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Current Observational Constraints on Dark Energy Chicago, December 2001 Wendy Freedman Carnegie Observatories, Pasadena CA.

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Presentation on theme: "Current Observational Constraints on Dark Energy Chicago, December 2001 Wendy Freedman Carnegie Observatories, Pasadena CA."— Presentation transcript:

1 Current Observational Constraints on Dark Energy Chicago, December 2001 Wendy Freedman Carnegie Observatories, Pasadena CA

2 Current Observational / Experimental Questions What is the nature of dark matter? Is the universe accelerating? What is the nature of dark energy?

3 Current Evidence for Dark Energy 1. Two independent teams studying type Ia supernovae at high z: Riess et al. (1998); Perlmutter et al. (1999) 0.7 = 1.0 – Flat universe (CMB anisotropies) +Low matter density (several independent measurements) = Missing energy component

4 Tests for Dark Energy CMB anisotropies and     PLUS   Matter density estimates:  m ~ 0.3, LSS Evidence for acceleration (SNIa, SZ) Direct measure of the expansion rate Weak lensing, strong lensing, galaxy counts, angular diameter (Alcock-Paczynski) tests

5 Dark Energy (  x ) characterize by equation of state w = P(z) /  z) w = -1 for a cosmological constant can be time dependent need observations over a range of redshifts

6 Evidence for Acceleration  m = 0.3,   =0.7 Riess et al Perlmutter et al Advantages: small dispersion single objects (simpler than galaxies) can be observed over wide z range Challenges: dust (grey dust) chemical composition evolution photometric calibration environmental differences Type Ia supernovae

7 Evidence for Acceleration (cont’d) Perlmutter et al. 1999

8 Evidence for Acceleration (cont’d) Riess et al. (2001) SN 1997ff NICMOS serendipitous z = 1.7

9 mm Current evidence: Galaxy kinematicsCluster baryons f b ~ 10-20%  b h 2 = 0.02  m ~ X-ray gas Lensing  m ~ 0.3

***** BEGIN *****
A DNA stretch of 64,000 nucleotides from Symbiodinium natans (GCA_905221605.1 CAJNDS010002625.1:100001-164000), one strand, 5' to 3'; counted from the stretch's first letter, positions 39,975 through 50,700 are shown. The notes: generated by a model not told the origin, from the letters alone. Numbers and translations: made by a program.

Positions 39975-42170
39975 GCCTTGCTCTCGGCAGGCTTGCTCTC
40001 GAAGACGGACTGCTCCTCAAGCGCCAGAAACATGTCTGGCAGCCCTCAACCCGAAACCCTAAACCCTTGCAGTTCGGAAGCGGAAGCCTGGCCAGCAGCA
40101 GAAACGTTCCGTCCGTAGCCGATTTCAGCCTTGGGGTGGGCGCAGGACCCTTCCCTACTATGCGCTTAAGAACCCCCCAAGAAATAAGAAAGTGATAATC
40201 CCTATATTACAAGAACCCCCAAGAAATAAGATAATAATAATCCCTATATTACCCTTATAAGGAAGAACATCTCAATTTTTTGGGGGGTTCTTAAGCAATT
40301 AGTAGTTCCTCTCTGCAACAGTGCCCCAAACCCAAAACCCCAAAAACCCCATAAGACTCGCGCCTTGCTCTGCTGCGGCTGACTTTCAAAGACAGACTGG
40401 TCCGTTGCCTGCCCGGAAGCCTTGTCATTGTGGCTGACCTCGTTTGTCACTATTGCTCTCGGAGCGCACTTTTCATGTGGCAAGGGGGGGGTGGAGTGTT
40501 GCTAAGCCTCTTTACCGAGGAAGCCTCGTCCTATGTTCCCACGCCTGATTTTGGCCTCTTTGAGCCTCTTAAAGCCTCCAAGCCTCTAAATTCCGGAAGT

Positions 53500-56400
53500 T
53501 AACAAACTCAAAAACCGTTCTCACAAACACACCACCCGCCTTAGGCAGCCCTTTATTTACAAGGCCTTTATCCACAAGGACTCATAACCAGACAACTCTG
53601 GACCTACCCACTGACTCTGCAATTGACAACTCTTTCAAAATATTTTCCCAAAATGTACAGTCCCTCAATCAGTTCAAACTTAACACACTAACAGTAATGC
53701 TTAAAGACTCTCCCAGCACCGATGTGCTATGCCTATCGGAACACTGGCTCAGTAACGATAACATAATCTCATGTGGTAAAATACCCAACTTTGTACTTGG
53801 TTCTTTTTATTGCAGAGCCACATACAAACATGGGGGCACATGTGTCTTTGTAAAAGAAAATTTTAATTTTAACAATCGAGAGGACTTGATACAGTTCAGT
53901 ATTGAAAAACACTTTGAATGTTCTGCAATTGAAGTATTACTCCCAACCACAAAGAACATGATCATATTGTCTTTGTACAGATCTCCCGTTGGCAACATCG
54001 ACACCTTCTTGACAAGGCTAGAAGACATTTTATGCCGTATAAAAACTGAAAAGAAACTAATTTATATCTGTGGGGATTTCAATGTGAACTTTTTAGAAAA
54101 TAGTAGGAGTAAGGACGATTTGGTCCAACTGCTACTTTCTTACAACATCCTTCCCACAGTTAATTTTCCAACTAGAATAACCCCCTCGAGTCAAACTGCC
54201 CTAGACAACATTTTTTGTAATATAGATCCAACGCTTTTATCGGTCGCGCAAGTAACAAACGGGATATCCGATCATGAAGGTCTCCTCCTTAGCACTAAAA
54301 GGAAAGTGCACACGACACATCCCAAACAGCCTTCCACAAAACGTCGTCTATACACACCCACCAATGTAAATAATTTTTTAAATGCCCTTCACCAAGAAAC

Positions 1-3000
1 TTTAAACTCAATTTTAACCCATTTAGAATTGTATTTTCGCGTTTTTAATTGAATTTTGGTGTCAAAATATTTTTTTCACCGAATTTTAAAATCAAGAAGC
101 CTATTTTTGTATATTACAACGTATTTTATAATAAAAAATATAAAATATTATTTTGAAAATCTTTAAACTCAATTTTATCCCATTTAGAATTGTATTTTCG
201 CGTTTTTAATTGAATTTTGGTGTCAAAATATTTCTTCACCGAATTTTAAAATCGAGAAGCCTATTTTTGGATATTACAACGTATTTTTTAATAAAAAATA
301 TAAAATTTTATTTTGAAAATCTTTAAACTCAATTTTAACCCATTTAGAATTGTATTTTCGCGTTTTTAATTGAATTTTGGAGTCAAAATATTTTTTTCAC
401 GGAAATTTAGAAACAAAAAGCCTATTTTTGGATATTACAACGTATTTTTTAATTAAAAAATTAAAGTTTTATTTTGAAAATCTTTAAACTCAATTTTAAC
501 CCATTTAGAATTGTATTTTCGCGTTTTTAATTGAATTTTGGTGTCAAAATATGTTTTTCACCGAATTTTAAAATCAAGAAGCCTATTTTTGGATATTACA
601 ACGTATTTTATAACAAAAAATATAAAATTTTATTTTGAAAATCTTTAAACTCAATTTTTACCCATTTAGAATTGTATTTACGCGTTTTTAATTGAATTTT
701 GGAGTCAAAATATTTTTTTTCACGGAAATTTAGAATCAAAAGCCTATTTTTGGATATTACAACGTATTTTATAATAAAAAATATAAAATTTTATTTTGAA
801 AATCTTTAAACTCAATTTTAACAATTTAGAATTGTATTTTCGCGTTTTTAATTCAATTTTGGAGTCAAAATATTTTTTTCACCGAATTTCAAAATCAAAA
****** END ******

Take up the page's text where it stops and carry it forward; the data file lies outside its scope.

10  Boomerang: Netterfield et al. (2001)    DASI: Pryke et al. (2001)    For same matter content, very different geometry allowed CMB measurements give no information w(z) To break degeneracies: H 0, galaxy power spectrum, weak lensing ( Hu, Huterer, Turner )

11 CMB and Supernovae  m =   = de Bernardis et al (2001) Boomerang + SNIa orthogonal constraints

12 Combining Constraints Perlmutter, Turner & White Phys. Rev. Lett. (1999) Huterer & Turner (2001) LSS & CMB constraints are orthogonal to supernova constraints sample of ~ 50 supernovae Peacock & Dodds power spectrum SNIa CMB & LSS Combined constraints

13 Constraining Quintessence Solid line: w q = -0.8 Dashed line: w = -1 A Challenge!!! Best fit: w q = -0.8  q = 0.72 Baccigalupi et al. 2001

14 Combining Constraints Wang et al. (2000) Combined maximum likelihood analysis: -1 < w < -0.6

15 Gravitational Lens Statistics Dev et al. (2001): w < -0.04,  m < 0.9 at 68%CL If w = -1,  m = 0.3 at 68%CL w = -0.33,  m = 0.0 BEST FIT Challenges: Mass distribution of lenses (SIS) Evolution dependence (merger rates not well constrained) Extinction due to dust Small number statistics

16 Gravitational Lenses Kochanek et al. (1999) Cheng & Krauss (1998) N(z) versus z Predicted & observed Flat universe,  m = 0.2 Fundamental plane for lens galaxies  m =1.0  m =0.3,open  m =0.3,flat

17 Age Constraints consistency check on acceleration not probe of w(z) H 0 = 72 8 km/sec/Mpc (Freedman et al. 2001) t 0 = Gyr (Chaboyer 2001, Krauss 2000) H 0 t 0 = w < -0.5 (Huterer & Turner 2001) Huterer & Turner (2001) H0t0H0t mm H 0 r/H 0 t 0

18 The Future

19 Direct Measure of the Expansion Rate Loeb (1998) : Lyman alpha clouds ~2 m/s/CENTURY! not yet feasible Freedman (2001)

20 CMB anisotropies: Many parameters Strong degeneracies No w(z) constraint No one said this would be easy… Supernovae: Evolution Dust Metallicity Calibration Environment K-corrections Challenges: Lensing Statistics: Evolution (merging) Dust extinction Velocity dispersions Model dependence Numbers small Weak Lensing: Seeing effects Shear signal small Intrinsic alignment Instrumental noise Crowding of galaxies PSF anisotropy Cosmic variance

21 No one said this would be easy… Angular Diameters: (correlation functions) Geometry Small effect Peculiar Velocities Challenges: Number counts: Counting statistics Galaxy evolution Infall Velocity errors Incompleteness Modeling (N-body) Cosmic variance Age comparison: Limits to H 0 t 0 Model uncertainties (stellar evolution) Zero point calibrations Dust, metallicity Cosmic variance No w(z) information

22 Summary of Current Observational Constraints Tantalizing evidence of acceleration in redshift range 0.5 < z < 1.0 Perhaps first evidence of deceleration at z~1.7 CMB anisotropies and    strong indication of missing energy component Consistency checks from numerical simulations, galaxy power spectrum, age w(z) not yet observationally constrained


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